While the wider social issue was a focus, the actions of the newspaper too became the subject of the story, one that carried around the world and which was framed in terms of the responsibilities of the press.
Certainly, the editorial team anticipated the furor that this would create, underlining the way in which the practice of the media in dealing with sensitive social issues in graphic fashion can make media forms themselves the story. In fact, the front page contained this comment from editor Phylicia Oppelt:
THIS is a horrific image by anyone’s standards. Taken yesterday by The Times’ photographer Halden Krog, we deliberated carefully about publishing it on the front page of this newspaper. Will you, our readers, think it gratuitous, or will you find the abandonment of an innocent as outrageous and horrifying as we did?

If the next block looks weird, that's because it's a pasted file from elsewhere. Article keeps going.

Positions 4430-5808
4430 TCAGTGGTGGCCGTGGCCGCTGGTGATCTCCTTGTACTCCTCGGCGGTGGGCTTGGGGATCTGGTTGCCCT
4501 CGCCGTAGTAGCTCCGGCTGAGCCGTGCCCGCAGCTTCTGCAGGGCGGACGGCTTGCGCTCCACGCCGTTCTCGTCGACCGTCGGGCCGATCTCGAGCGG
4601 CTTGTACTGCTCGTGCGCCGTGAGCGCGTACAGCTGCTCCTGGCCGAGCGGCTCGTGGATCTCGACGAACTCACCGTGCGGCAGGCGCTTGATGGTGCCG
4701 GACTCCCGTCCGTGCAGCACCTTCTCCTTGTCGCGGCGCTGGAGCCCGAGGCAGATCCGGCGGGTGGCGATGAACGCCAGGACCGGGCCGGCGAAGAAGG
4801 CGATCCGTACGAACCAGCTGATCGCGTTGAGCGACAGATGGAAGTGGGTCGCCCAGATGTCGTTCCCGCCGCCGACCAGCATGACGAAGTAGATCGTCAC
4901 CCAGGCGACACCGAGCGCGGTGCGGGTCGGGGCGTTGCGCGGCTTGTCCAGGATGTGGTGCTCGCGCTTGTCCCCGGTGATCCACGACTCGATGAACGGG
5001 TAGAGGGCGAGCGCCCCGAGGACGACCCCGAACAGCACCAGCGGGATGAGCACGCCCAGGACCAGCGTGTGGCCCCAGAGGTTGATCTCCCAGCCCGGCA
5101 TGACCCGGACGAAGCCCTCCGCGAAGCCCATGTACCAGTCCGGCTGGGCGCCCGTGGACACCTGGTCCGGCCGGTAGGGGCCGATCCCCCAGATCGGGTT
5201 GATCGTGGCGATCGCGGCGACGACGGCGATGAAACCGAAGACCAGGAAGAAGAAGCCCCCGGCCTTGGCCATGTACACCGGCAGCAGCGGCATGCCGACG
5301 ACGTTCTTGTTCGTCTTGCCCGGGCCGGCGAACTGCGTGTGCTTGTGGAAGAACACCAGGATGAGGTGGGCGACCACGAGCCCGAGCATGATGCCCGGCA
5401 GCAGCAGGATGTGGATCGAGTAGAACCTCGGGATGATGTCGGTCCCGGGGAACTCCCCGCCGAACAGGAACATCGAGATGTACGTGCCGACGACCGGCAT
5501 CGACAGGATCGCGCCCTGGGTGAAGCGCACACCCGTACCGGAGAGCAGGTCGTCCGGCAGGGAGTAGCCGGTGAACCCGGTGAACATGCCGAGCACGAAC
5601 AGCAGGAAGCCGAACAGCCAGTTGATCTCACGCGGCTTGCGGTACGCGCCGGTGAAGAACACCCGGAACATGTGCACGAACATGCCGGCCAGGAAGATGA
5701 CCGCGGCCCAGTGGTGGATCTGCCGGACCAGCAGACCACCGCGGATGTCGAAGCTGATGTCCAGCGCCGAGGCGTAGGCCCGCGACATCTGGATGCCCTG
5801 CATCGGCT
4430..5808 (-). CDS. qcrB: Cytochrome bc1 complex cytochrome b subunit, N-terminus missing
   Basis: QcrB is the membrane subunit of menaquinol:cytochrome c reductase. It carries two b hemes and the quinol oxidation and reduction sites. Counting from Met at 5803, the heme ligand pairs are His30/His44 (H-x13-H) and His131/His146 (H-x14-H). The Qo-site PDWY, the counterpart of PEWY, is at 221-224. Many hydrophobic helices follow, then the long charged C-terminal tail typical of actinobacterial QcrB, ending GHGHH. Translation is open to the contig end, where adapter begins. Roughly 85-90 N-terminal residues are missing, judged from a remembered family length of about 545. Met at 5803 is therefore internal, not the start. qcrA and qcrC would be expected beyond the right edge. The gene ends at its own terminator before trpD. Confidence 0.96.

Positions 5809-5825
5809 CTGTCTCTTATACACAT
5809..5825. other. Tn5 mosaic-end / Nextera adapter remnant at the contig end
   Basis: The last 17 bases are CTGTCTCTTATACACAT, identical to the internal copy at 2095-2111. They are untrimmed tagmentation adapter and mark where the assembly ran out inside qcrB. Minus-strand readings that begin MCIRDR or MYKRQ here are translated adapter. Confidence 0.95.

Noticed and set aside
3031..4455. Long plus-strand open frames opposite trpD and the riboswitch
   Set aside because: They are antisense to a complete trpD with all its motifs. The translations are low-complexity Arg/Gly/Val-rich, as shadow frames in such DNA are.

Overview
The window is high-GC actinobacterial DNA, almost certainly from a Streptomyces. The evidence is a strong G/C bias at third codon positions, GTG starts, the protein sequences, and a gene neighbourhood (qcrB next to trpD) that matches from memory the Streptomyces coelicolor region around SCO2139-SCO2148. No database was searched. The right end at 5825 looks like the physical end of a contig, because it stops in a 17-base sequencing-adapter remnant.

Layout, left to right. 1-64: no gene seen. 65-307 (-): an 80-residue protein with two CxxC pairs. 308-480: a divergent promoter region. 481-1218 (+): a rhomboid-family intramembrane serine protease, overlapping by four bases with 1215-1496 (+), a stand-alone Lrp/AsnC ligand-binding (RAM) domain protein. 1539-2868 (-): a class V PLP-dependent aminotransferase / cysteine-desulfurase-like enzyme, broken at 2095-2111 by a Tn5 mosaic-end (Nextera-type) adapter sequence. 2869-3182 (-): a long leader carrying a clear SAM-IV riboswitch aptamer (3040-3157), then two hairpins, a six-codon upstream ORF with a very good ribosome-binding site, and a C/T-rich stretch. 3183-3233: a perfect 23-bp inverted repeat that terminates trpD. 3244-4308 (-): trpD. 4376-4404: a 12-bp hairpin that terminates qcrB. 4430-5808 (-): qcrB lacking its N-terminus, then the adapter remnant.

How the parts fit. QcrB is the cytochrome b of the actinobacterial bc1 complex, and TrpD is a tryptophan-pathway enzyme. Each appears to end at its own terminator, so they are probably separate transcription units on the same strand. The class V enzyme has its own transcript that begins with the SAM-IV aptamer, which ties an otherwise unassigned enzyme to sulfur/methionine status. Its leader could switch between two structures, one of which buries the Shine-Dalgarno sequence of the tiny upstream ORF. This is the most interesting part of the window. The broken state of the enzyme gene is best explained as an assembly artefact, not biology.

Take a look at the newspaper’s website and the range of readers’ comments.
1. What is your reaction to such practices and the presentation of news in this way?
2. Are newspapers and other current affairs outlets justified in enjoining campaigns with reportage?
3. Are there other incidents that you are able to identify that have generated such reactions?
A blog by author Paul Long.